Don’t get rid of NAFTA. That was the message in a letter from more than 130 food and agricultural organizations to President Trump highlighting the importance of the trade agreement to the industry and urging him to preserve and build upon that success.
“With the productivity of U.S. agriculture growing faster than domestic demand, the U.S. food and agriculture industry — and the rural communities that depend on it — relies heavily on export markets to sustain prices and revenues,” the groups say in a letter sent to Trump on Tuesday.
Under NAFTA, U.S. food and agricultural exports to Mexico and Canada have more than quadrupled, from $8.9 billion in 1993 to $38.6 billion in 2015.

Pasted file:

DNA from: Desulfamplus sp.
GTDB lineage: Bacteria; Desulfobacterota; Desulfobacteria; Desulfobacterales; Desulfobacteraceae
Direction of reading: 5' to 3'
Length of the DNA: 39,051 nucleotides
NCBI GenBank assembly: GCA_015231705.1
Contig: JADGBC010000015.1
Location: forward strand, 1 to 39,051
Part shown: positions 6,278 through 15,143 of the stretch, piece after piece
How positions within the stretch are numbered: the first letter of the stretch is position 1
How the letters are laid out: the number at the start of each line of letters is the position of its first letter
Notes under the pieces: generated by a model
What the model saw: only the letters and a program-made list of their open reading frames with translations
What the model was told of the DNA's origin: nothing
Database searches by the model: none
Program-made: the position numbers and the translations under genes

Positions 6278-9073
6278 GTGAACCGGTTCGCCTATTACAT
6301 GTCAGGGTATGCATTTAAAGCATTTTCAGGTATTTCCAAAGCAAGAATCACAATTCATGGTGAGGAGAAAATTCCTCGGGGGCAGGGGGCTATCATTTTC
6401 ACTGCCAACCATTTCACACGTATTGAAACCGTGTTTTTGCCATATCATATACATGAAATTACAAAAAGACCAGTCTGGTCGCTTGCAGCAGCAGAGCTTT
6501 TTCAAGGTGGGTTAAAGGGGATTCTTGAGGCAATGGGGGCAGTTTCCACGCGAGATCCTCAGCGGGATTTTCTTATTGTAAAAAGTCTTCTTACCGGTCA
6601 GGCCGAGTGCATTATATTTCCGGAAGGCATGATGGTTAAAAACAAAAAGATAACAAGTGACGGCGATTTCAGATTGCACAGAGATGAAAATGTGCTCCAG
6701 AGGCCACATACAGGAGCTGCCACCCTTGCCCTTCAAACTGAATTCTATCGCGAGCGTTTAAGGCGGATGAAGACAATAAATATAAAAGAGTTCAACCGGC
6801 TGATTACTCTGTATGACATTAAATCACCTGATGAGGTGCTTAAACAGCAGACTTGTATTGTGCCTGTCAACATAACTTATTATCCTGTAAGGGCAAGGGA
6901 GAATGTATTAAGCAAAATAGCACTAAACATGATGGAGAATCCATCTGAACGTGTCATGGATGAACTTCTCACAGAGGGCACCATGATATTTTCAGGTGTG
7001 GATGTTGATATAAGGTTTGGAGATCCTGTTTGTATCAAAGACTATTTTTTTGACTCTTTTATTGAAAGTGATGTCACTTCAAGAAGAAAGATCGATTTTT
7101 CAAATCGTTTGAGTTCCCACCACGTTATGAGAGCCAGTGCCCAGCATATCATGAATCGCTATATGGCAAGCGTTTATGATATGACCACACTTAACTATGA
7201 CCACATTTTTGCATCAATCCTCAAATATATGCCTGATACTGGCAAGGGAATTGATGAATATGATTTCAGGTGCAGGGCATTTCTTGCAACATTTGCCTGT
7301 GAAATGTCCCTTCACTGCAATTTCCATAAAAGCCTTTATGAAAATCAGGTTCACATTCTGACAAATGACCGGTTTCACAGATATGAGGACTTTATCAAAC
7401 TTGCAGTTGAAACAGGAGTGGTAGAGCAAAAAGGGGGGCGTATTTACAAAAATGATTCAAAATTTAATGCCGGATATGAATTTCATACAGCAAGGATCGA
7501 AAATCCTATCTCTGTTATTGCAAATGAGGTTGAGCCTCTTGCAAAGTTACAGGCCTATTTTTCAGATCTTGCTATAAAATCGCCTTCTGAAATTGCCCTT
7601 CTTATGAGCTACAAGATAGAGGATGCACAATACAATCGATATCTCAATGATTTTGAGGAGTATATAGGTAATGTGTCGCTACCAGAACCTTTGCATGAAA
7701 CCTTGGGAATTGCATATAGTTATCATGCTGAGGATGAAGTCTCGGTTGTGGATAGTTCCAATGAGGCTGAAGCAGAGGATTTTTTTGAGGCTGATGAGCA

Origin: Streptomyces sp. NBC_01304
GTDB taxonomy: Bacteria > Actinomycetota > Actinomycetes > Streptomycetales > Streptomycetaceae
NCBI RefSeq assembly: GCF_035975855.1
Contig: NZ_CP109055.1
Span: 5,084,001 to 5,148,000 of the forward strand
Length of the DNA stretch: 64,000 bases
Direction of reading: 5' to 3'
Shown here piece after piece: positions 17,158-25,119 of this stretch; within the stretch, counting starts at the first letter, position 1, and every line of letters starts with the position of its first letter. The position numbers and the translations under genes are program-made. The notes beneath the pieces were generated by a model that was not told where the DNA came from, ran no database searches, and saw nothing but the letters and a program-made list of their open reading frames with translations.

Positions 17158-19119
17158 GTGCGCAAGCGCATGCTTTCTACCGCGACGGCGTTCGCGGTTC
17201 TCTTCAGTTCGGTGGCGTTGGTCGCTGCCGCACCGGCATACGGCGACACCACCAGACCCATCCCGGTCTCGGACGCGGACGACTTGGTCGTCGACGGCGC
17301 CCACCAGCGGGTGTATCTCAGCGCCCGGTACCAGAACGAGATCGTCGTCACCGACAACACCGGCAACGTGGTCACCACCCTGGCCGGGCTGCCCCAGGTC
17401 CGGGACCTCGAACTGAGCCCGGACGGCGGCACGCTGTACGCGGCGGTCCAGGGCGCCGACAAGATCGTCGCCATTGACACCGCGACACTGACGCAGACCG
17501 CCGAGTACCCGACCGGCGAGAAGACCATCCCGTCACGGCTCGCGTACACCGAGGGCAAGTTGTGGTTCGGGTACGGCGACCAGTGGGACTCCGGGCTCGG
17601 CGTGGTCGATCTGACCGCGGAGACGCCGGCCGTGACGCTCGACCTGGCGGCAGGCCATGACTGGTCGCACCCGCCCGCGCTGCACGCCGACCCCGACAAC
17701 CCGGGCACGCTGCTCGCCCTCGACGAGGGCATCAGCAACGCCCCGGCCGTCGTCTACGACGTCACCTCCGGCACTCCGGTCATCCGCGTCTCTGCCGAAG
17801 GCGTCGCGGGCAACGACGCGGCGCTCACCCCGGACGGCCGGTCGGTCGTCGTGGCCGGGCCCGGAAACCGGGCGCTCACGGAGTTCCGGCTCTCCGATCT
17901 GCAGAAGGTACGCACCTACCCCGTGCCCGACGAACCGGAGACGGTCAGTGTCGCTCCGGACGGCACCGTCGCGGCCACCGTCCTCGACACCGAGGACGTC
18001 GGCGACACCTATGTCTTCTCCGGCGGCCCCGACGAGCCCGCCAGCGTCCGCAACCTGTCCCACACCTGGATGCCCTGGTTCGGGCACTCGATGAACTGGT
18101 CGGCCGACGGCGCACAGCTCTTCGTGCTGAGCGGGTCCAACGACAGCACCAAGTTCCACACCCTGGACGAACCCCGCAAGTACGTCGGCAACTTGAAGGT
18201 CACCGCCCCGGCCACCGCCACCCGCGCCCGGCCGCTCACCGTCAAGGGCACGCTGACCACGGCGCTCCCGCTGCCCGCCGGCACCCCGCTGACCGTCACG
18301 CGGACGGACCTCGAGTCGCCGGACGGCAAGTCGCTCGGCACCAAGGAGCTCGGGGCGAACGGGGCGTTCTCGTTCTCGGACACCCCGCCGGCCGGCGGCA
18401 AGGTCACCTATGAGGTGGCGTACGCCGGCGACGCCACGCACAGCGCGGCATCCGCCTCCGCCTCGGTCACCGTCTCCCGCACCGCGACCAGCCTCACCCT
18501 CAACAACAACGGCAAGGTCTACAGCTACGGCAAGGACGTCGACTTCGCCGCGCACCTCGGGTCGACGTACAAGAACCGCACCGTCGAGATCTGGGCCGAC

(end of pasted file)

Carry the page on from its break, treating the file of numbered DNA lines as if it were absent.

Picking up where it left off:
According to the National Corn Growers Association, U.S. corn farmers have benefited substantially from NAFTA. Mexico is the number one market for U.S. corn and the number two market for U.S. distiller’s dried grains with solubles (DDGS). Rising demand for feed and food has created new opportunities for intraregional trade. For instance, poultry and hog producers in Mexico rely heavily on imported feedstuffs to meet their country’s growing demand for meat.
Canada is also a top-ten market for U.S. corn, DDGS, and ethanol. All told, U.S. exports of corn to Mexico and Canada totaled more than 14 million metric tons in the 2015-16 marketing year—a value of $2.68 billion.